GREEK CABBAGE SLAW

I've been told I'm a great salad maker. It's a weird thing to be proud of, but damn am I proud of it. If there's one that gets a bad rap it's salads. I think the American food system has made people associate salads with sad iceberg lettuce, pieces or purple cabbage and mushy tomatoes doused in ranch or Thousand Island dressing. 

Sad, indeed.

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CHALLAH FOR BODY AND SOUL (OR YEAST MEETS WEST, FROM DAD)

Today's post is written by none other than Rina's amazing mama bear, Ruth! Welcome to the blog, Mama Gato.

Rina always stood on the little green stool.  I stood behind her, her crazy curls tickling my nose as she stretched her tiny fingers to reach the kneading bowl. My grown up hands guided her child hands.  Palm down, fold and turn, palm down, fold and turn, again and again. If the dough was too sticky Rina would make monster fingers with the tacky mess, and I would slowly add small pinches of flour to the bowl.  “Does it feel like an earlobe, yet?”  When Rina’s crazy curls bobbed up and down I would announce, “Then it’s done!”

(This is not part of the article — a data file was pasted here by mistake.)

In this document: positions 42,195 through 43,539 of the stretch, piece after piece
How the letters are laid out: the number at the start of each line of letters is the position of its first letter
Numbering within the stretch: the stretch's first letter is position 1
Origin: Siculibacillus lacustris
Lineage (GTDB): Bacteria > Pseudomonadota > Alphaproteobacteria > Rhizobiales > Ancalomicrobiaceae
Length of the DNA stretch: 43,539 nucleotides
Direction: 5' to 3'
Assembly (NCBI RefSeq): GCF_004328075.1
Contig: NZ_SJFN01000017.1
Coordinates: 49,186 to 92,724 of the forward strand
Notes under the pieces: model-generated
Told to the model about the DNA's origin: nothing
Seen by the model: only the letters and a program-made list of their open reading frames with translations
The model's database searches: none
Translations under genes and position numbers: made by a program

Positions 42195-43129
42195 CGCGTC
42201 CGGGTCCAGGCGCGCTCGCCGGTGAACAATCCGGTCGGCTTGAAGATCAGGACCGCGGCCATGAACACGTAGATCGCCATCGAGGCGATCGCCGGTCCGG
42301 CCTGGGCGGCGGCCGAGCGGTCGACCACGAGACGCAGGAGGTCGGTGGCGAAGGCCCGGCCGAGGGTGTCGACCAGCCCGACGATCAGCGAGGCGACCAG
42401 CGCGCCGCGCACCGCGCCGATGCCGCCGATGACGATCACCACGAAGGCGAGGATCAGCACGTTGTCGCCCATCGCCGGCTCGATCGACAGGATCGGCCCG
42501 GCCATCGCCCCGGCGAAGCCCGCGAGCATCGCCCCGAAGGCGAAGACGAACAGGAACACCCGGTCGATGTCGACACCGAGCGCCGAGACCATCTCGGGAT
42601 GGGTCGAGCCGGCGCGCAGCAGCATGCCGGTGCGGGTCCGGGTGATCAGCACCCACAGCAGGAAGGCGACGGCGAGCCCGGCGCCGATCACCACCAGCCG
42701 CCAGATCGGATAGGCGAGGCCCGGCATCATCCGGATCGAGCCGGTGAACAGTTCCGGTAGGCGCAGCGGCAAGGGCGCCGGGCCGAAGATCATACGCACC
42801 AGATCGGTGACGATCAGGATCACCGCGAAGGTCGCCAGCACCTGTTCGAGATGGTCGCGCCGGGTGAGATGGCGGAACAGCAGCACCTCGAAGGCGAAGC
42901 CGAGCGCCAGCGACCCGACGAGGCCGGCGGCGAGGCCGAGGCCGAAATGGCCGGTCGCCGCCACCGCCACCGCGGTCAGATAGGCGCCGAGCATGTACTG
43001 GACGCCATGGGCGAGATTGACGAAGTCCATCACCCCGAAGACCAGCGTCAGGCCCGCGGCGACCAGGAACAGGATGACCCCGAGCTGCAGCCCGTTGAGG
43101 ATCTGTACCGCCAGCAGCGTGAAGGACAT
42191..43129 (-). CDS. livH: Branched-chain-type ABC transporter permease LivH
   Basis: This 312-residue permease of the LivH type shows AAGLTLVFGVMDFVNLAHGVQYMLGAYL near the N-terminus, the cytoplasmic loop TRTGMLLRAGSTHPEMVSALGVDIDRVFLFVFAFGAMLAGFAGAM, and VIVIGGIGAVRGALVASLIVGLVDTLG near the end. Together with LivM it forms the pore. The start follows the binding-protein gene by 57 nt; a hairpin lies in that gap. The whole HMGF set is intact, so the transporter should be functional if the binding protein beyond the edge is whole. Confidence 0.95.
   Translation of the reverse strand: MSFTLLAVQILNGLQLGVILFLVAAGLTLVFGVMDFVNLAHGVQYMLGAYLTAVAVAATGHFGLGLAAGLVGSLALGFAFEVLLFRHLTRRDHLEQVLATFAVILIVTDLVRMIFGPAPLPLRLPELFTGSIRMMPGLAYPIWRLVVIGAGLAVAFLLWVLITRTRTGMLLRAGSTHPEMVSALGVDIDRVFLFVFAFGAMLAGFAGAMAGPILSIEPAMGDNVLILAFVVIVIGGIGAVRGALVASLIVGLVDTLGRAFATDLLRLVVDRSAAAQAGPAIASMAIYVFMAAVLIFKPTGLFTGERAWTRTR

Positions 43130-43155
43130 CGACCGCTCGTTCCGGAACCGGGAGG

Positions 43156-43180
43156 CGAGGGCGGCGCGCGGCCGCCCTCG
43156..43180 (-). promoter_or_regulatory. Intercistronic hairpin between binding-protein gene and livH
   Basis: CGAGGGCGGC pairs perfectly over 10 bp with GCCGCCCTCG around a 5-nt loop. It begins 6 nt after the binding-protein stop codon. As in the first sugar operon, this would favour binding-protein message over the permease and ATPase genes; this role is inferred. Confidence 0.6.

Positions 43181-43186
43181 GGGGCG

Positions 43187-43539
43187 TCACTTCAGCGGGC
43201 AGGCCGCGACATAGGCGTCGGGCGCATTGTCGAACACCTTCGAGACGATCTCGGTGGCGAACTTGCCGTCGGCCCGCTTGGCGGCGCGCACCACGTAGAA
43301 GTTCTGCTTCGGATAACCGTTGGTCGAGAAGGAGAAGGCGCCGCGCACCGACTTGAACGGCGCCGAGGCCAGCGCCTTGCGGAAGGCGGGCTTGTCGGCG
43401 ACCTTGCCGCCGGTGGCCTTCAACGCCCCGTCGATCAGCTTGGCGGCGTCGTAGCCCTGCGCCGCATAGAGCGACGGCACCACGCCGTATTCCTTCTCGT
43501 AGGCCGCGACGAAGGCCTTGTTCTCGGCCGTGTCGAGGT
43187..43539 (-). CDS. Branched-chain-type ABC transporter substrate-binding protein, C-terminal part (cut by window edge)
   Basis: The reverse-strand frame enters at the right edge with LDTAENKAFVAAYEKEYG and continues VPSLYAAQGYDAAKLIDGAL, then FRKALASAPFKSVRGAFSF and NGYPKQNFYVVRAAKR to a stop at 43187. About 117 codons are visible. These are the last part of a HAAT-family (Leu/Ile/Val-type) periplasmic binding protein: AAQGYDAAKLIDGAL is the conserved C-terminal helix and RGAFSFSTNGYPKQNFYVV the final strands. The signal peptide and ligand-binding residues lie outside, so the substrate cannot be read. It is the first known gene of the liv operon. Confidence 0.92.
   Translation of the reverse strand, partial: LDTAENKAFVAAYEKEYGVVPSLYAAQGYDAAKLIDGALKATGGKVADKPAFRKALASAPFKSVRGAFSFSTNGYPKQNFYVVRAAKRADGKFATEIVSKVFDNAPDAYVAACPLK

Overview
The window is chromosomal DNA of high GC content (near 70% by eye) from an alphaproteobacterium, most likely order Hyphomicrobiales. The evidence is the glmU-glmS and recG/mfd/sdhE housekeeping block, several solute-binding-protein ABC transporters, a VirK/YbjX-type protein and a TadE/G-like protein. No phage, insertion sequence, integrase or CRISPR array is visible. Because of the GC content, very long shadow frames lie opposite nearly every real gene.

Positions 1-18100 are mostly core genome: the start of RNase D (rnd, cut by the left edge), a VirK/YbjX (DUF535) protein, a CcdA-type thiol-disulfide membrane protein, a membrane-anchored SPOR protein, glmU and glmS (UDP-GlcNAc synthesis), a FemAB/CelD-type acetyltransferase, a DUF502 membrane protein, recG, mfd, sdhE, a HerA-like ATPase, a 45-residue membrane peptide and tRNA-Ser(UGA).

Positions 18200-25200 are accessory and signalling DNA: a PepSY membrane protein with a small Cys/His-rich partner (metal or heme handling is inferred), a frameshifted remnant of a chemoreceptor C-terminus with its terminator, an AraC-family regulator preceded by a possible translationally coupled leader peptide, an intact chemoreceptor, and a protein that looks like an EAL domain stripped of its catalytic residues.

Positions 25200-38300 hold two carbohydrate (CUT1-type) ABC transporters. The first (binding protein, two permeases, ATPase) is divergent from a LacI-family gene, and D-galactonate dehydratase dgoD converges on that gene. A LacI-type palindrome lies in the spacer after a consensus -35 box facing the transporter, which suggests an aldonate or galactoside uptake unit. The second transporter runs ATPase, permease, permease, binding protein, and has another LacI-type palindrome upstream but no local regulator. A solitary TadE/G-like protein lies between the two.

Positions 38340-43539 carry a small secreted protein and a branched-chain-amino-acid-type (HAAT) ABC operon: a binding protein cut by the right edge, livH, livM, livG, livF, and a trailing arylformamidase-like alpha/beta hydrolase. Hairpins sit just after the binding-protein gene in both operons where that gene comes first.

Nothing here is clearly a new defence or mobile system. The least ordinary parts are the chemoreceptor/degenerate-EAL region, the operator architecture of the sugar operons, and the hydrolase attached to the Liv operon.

That was how we made challah every Friday after nursery school.  I showed Rina how to check an egg for blood spots, how to wake up the yeast with warm water and feed it with sugar and then proof it— wait patiently (or not so patiently) for it to froth in the bowl.  This, Rina understood, was what it meant to “make Shabbos.”  The Sabbath did not come on it’s own—if we wanted Friday night to become Shabbos, then we had to make it so. We had to invite the guests, shop for groceries, prepare the meal and set the table.  In this way we transformed the mundane into the holy. A key step to turning an ordinary end-of-the-week dinner into a Shabbos feast was to bake the challah.

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